Graham Reid | | 1 min read
Norwegian saxophonist Garbarek scored a huge crossover album in 1995 with Officium which lined him up with the Hilliard Ensemble for an inspired marriage of the spiritual and the secular which ended up on many classical, jazz and even pop "best of" lists.
Garbarek's biting, sometimes clinically incisive, tone has often been described as passionless: not true. Jazz people often mistake energy and huff-puff for passion.
Garbarek simply focuses with microscopic exactness.
This impressive, cineramic double disc could well serve as a sampler for those coming late to Garbarek's slippery, 30-year career - from Coltrane acolyte into austere atmospheric jazz with a bite, through folk jazz assimilations (Folk Songs with American bassist Charlie Haden and Brazilian guitarist Egberto Gismonti) to pan-cultural explorations (Madar with oud player Anouar Braham).
Rites includes a gently joyous, Afro-suggesting tribute to the late trumpeter and world music pioneer Don Cherry. The title track is all eerie, synth-electronic Native American ambience and there's much of his crystalline jazz alongside his regular band of pianist Rainer Bruninghaus, bassist Eberhard Weber and percussionist Marilyn Mazur, or some variant of that line-up.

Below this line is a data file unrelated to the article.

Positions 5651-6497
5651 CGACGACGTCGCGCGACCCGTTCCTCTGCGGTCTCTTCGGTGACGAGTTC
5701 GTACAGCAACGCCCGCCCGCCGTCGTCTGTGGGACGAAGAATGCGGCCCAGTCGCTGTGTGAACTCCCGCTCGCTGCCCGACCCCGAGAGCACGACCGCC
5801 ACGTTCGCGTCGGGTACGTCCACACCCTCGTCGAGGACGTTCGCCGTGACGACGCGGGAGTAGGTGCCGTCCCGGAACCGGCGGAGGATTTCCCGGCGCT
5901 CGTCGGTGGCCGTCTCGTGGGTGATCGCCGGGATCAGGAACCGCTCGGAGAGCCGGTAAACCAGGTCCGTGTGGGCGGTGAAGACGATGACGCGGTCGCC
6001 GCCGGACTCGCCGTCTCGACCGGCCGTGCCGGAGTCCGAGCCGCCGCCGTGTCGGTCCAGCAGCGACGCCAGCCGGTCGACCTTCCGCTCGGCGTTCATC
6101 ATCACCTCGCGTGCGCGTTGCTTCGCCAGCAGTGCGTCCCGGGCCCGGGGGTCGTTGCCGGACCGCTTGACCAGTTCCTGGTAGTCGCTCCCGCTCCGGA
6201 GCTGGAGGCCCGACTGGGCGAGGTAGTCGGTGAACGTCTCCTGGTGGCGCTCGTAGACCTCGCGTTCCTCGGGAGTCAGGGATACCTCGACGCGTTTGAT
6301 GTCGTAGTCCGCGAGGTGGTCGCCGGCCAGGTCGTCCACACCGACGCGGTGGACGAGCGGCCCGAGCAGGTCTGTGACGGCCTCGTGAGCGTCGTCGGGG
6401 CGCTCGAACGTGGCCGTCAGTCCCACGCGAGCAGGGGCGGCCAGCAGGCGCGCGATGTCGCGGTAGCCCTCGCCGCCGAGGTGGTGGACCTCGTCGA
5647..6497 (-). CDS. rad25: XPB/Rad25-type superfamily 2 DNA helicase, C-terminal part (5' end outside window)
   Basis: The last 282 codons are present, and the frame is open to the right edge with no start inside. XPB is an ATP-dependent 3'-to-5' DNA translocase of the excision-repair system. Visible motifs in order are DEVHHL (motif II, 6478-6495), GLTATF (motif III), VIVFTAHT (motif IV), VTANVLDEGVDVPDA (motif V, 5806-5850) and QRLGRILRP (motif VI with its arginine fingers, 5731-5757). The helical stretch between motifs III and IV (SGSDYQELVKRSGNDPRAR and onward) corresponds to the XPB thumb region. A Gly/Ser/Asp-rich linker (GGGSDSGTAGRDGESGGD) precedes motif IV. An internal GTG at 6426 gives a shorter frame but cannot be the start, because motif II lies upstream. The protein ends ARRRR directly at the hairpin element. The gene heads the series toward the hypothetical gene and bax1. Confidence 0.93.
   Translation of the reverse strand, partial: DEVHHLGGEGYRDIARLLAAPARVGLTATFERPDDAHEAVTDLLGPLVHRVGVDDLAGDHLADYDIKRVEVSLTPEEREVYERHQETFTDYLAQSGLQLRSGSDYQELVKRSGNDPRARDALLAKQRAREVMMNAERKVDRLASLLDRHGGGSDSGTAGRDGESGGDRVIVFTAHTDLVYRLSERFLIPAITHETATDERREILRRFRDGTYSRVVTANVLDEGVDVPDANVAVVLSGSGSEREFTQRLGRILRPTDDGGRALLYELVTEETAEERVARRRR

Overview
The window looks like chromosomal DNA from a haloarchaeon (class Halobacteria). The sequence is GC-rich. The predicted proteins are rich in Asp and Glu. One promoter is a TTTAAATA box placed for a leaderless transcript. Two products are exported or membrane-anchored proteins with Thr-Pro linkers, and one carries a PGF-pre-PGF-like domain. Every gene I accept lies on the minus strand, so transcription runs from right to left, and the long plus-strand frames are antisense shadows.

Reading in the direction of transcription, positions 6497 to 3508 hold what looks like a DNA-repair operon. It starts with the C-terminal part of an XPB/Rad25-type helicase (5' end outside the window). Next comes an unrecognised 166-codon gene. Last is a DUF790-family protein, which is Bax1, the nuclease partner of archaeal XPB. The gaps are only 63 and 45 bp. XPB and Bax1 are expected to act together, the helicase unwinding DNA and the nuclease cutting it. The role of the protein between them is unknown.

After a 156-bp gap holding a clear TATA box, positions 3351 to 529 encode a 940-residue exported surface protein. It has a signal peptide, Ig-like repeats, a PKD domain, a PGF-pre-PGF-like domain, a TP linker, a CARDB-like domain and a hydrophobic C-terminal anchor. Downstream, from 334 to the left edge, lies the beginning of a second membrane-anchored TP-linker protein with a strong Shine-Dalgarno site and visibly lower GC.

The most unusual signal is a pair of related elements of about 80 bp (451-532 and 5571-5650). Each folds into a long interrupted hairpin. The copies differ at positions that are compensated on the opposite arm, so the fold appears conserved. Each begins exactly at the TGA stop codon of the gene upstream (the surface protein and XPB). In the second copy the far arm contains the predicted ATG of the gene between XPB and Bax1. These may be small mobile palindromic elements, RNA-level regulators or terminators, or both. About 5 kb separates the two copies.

The White Clown is a Bernard Herrmann-scary piece of disconcerting minimalism. He revisits a couple of earlier tunes (Gray Voice, So Mild the Wind), and doesn't even appear on The Moon Over Mtatsminda, which belongs to Georgian singer/writer Jansug Kakhidze with the Tbilisi Symphony.
And in a neat piece of Officium-like programming it follows We Are The Stars, a Jan-less setting of a Native American poem with boys from the Solvguttene choir.
Long-time followers may find too many frissons of the familiar here, but for most it will be a double disc of breadth and intellectual scope which finds Garbarek at his most approachable.